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U.S. Presses China to Invest in Cleaner Energy

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  • mtneuman@juno.com
    U.S. Presses China to Invest in Cleaner Energy By Stephanie Hoo A U.S. energy official was in Beijing on Wednesday seeking Chinese investment to build the
    Message 1 of 1 , Apr 13, 2005
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      U.S. Presses China to Invest in Cleaner Energy
      By Stephanie Hoo


      A U.S. energy official was in Beijing on Wednesday seeking Chinese
      investment to build the first zero-emissions coal-fired power plant.

      The U.S. government research project, called FutureGen, would turn coal
      into gas before burning it and then trap pollutants so they aren't
      released into the atmosphere. "I invite China to be among the first to
      join FutureGen," said Mark Maddox, deputy assistant secretary of energy,
      in a text of remarks he made to Chinese officials.

      A FutureGen plant would cost US$950 million (euro740 million) to build,
      with the U.S. inviting foreign partners to buy in for US$80 million
      (euro60 million).

      Pollution control hasn't been enough of a priority for China, though, as
      it tries to produce as much energy as possible as cheaply as it can, said
      a senior U.S. official who briefed reporters on condition of anonymity.
      "There seems to be some begrudging understanding that they need to do it
      cleaner, but they are trying to do it on a very tight budget," the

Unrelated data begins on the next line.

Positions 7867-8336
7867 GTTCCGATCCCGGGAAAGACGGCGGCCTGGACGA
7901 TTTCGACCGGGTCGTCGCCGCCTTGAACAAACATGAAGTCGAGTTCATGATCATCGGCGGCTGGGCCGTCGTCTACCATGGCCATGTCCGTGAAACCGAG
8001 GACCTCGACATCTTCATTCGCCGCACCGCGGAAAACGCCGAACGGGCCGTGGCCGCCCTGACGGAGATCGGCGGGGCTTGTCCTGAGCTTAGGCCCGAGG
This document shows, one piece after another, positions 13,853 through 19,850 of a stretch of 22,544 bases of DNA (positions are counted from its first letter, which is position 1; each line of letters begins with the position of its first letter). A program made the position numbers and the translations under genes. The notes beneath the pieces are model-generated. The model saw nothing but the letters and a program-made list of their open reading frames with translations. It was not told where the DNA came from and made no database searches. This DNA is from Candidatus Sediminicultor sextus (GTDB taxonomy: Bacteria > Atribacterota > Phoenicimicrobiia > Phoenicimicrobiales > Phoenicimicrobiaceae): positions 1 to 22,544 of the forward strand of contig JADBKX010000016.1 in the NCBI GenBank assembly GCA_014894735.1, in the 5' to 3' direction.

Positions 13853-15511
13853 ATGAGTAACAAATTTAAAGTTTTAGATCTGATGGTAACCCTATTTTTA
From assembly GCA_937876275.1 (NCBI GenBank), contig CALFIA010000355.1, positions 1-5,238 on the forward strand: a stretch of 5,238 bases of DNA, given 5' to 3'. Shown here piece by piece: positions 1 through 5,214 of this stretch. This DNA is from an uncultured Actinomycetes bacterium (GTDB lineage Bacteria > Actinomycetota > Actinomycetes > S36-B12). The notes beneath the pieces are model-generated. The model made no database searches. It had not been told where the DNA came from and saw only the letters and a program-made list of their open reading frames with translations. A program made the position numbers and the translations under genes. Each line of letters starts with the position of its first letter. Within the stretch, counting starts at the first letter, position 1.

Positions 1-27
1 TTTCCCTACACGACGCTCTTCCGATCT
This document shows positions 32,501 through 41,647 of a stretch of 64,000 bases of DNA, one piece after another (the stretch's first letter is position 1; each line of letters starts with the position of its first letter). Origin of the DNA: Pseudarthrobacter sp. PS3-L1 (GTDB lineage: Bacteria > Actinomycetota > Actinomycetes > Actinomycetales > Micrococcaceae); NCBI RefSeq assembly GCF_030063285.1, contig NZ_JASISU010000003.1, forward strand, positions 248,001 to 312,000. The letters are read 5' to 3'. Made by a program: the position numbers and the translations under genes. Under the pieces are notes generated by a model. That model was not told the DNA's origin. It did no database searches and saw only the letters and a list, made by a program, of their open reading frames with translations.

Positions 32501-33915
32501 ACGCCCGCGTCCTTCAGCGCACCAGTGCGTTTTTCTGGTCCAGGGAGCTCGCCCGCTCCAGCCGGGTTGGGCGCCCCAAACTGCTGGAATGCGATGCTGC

official said.

      The price tag for building the most advanced, cleanest plant is as much
      as three times as much as for an old-fashioned coal-burning plant. But,
      the U.S. is working to convince China that better technology, while
      expensive, can raise efficiency, reduce pollutants and improve safety,
      the official said.

      Apart from raising concerns about environmental damage, China's surging
      energy needs are also putting the country into competition with the
      United States for coal and oil supplies, he said. "They are putting such
      a premium on security of energy supplies that they are probably driving
      prices unnecessarily," the official said.

      China's crude oil imports soared 35 percent last year to 840 million
      barrels, helping push world prices to their current highs. "Their policy
      seems to be at this point: energy at any cost," he said.

      Source: Associated Press, 6 April 2005
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